Previously, I noted “glitches” in systems of various kinds—in the sphere of electronic technologies, in retail and online markets, at the workplace, and within institutions such as churches. Most recently, I suggested that the systems of first-century Judaism drew some of the strongest-ever critiques from the likes of Paul and Jesus.
This post is about “systematic theology”—sort of. Maybe more accurately, it’s about a straw system that may be created by, in this example, a “doctrines” book authored by a systematic theologian. If “systematic theology” is a new term to you, you may be interested in following up to learn more about the larger picture.
The very idea of “Systematic Theology” disturbs me at my core. I know some people are into it, and I suspect that most thoughtful Christians have a deep (although mostly unenlightened) respect for it in their hearts. The trouble is this: rarely will anyone look at supposedly well-worked-out theologies with a critical eye. People seem simply to assume that it’s all been hashed out already, and that’s that. (And then theology and religious history become college majors,² whereas people must assume biblical studies is a dead field, as though all the possible textual understanding has already been gained.)
I have in my hands right now a book by Wayne Grudem. I understand Grudem to be a sort-of go-to guy for systematic theology. This particular book is a little one and seems to be a sort of theological primer for laymen. It treats 20 topics, including some of the “biggies.” In borrowing the book, I admit that I had a closed-minded, mostly skeptical outlook, so it stands to reason that almost every chapter I glanced at met my low expectations. Here are a few chapter titles with brief comments.
- What is the Bible? (I stopped reading at the careless line “all the words in the Bible are God’s words.” To paraphrase the vocal band A Cappella, if this were the case, God must’ve been a 17th-century Englishman [or a fourth-century pope who spoke in Latin, or whatever]. See here for more on that.)
- What Is the Trinity? (Why does this chapter come so early in the book although Grudem admits the word is never found in the Bible? Methinks the Trinity idea was subconsciously, artificially promoted in order to give the appearance of unquestioned legitimacy.)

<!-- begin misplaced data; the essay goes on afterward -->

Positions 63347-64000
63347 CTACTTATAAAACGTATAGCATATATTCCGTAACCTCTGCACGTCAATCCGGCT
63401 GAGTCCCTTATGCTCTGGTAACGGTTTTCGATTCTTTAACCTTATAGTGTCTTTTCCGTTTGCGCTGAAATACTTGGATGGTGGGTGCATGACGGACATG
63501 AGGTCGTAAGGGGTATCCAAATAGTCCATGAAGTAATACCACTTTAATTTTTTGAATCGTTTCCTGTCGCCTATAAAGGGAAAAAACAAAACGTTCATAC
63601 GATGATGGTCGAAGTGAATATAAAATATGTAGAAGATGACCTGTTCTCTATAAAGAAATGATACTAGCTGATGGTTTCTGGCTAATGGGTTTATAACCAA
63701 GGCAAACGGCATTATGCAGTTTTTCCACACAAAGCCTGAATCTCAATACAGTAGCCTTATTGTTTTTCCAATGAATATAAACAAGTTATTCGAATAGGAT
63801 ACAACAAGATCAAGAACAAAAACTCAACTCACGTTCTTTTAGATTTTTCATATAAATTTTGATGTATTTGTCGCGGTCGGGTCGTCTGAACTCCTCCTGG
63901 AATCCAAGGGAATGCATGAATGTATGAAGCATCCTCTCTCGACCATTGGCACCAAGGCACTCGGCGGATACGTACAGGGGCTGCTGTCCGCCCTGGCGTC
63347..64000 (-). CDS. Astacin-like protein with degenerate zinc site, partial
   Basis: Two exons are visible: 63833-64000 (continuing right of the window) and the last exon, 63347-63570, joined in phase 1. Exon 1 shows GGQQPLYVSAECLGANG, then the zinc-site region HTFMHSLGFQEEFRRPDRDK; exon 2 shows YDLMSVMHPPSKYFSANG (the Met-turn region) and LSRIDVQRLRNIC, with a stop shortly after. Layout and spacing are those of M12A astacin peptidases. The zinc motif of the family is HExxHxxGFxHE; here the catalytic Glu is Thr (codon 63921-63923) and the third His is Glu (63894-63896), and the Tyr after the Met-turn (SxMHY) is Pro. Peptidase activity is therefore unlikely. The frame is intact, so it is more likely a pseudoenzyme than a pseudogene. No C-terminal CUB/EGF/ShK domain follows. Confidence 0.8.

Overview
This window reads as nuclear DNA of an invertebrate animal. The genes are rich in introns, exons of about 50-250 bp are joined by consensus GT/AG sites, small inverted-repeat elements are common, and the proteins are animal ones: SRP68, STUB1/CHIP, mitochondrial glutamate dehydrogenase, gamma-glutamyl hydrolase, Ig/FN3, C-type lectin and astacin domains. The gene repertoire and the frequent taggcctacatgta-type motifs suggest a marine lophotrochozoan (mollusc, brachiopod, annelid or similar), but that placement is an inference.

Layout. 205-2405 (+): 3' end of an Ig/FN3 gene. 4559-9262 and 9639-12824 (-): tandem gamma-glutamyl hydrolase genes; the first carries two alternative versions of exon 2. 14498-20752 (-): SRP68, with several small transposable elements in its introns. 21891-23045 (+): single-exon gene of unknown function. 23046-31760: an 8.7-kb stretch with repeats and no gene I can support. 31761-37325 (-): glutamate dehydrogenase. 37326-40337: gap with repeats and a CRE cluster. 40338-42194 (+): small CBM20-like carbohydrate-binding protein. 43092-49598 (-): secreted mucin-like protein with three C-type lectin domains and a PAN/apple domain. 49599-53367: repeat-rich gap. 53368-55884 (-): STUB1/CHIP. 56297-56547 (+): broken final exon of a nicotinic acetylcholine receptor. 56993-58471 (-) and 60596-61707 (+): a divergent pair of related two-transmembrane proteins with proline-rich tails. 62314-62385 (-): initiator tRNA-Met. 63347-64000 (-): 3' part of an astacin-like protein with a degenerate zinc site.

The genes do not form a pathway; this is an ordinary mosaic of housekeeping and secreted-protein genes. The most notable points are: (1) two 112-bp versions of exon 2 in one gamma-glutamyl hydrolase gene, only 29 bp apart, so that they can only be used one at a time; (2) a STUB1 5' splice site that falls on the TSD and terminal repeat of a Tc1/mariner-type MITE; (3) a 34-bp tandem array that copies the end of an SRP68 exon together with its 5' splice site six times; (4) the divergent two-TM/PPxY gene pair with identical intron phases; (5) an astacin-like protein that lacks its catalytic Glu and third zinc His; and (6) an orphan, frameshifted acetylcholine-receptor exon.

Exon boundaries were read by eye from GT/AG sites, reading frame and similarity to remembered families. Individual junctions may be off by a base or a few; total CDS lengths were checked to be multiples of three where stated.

- What Is Election? (This is about God’s own electing/choosing [not politics!], and it appears to be a pretty fair-minded chapter, although I wouldn’t really want to foist this topic on anyone young in the faith . . . it can give even mature Christians fits.)
- What Will Happen When Christ Returns? and What Is the Final Judgment? (Presumptions abound. ‘Nuff said.)
- What Are Sanctification and Perseverance? (The notions and doctrines suggested by these two words carry a lot of baggage—baggage with which I don’t want to saddle anyone, including myself.)
- What Does It Mean to Become a Christian? (Notable omissions cloud this chapter’s credibility; it focuses only on a sense of “call” and response to said call.)
I acknowledge that Grudem does not present his 20 chapters as giving the final answers on any topics. Instead, he provides, at points, for differences of interpretation and opinion. However, I’d say the best use of this book would be among learned, experienced Christians who use the brief treatments as springboards to deeper, broader discussion. The author’s first line reads “This book is a summary of twenty basic beliefs that every Christian should know,” but I would challenge that.
I would hate for novice Christians to get bogged down in some of this material. As examples, take sanctification, atonement, election, and justification. These may be considered theologically foundational in that they could be thought of as underlying spiritual realities, but they are anything but easy to understand, and they may not be appropriate for many baby Christians to delve into. Basically, some of the “basic” beliefs in this book are not exactly basic, and I would suggest that the list of topics itself is the result of a flawed, systematized way of thinking.
Sadly, the idea that Jesus is the Christ is reduced to one 5-page chapter. That tiny bit of material seems out of balance in a book that purports to provide Christ-ian faith “basics.” ³ What is Christian theology if it gives such a small place to Jesus’ identity? I fear the scenario when the eyes are focused on a superimposed theological system rather than on the Christ. It can be good to consider and philosophize and ponder the ramifications of things. Organized thought patterns are not bad. Inasmuch as this book has systematic theology at its root, though, I’m still not very hopeful about that system.
² It’s telling that a “religious” institution of higher learning offers majors in Theology and in Evangelization & Catechesis—and these are the only two majors in its only religion-oriented department—but not in Biblical Studies. There is even a major in Latin but not in Greek or Hebrew. Amazing. Or maybe not so surprising. If this is a market-driven scenario, i.e., if there is no Biblical Studies major because there aren’t enough incoming students to pay for that curricular program, then it’s understandable from a fiscal point of view, but I’d say the larger religious system is the problem, and not necessarily the particular college. In the case of another institution, a department was delineated into to sub-departments: (1) Religion, (2) Theology and Philosophy, and (3) Bible. I certainly wished that Bible were at least set up as a basis for the others, and a greater integration of the three would have been advantageous, although not providing the same neat pigeonholes for faculty specializations.
³ This reminds me of the tale of the supposedly convert-in-process who’d gone through some educational program and who then reported with excitement, “I’m ready to be baptized, but I just have two questions: who is Jesus, and what is sin?”